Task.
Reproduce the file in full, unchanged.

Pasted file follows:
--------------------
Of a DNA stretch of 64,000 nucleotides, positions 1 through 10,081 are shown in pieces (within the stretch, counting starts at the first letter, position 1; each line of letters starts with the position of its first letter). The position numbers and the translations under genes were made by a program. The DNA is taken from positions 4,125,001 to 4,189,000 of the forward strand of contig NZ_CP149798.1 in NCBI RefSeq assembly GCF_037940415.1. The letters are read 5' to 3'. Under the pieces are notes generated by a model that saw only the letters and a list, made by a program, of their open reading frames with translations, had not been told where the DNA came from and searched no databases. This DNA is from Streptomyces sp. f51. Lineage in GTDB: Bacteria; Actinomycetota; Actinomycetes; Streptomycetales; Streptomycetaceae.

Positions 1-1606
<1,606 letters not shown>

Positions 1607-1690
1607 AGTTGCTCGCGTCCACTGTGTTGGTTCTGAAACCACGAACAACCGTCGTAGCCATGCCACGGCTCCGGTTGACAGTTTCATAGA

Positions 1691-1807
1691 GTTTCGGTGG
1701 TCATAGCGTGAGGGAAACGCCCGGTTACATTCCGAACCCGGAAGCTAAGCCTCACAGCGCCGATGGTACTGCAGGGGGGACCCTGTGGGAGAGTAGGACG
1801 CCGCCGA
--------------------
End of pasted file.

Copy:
Of a DNA stretch of 64,000 nucleotides, positions 1 through 10,081 are shown in pieces (within the stretch, counting starts at the first letter, position 1; each line of letters starts with the position of its first letter). The position numbers and the translations under genes were made by a program. The DNA is taken from positions 4,125,001 to 4,189,000 of the forward strand of contig NZ_CP149798.1 in NCBI RefSeq assembly GCF_037940415.1. The letters are read 5' to 3'. Under the pieces are notes generated by a model that saw only the letters and a list, made by a program, of their open reading frames with translations, had not been told where the DNA came from and searched no databases. This DNA is from Streptomyces sp. f51. Lineage in GTDB: Bacteria; Actinomycetota; Actinomycetes; Streptomycetales; Streptomycetaceae.

Positions 1-1606
<1,606 letters not shown>

Positions 1607-1690
1607 AGTTGCTCGCGTCCACTGTGTTGGTTCTGAAACCACGAACAACCGTCGTAGCCATGCCACGGCTCCGGTTGACAGTTTCATAGA

Positions 1691-1807
1691 GTTTCGGTGG
1701 TCATAGCGTGAGGGAAACGCCCGGTTACATTCCGAACCCGGAAGCTAAGCCTCACAGCGCCGATGGTACTGCAGGGGGGACCCTGTGGGAGAGTAGGACG
1801 CCGCCGA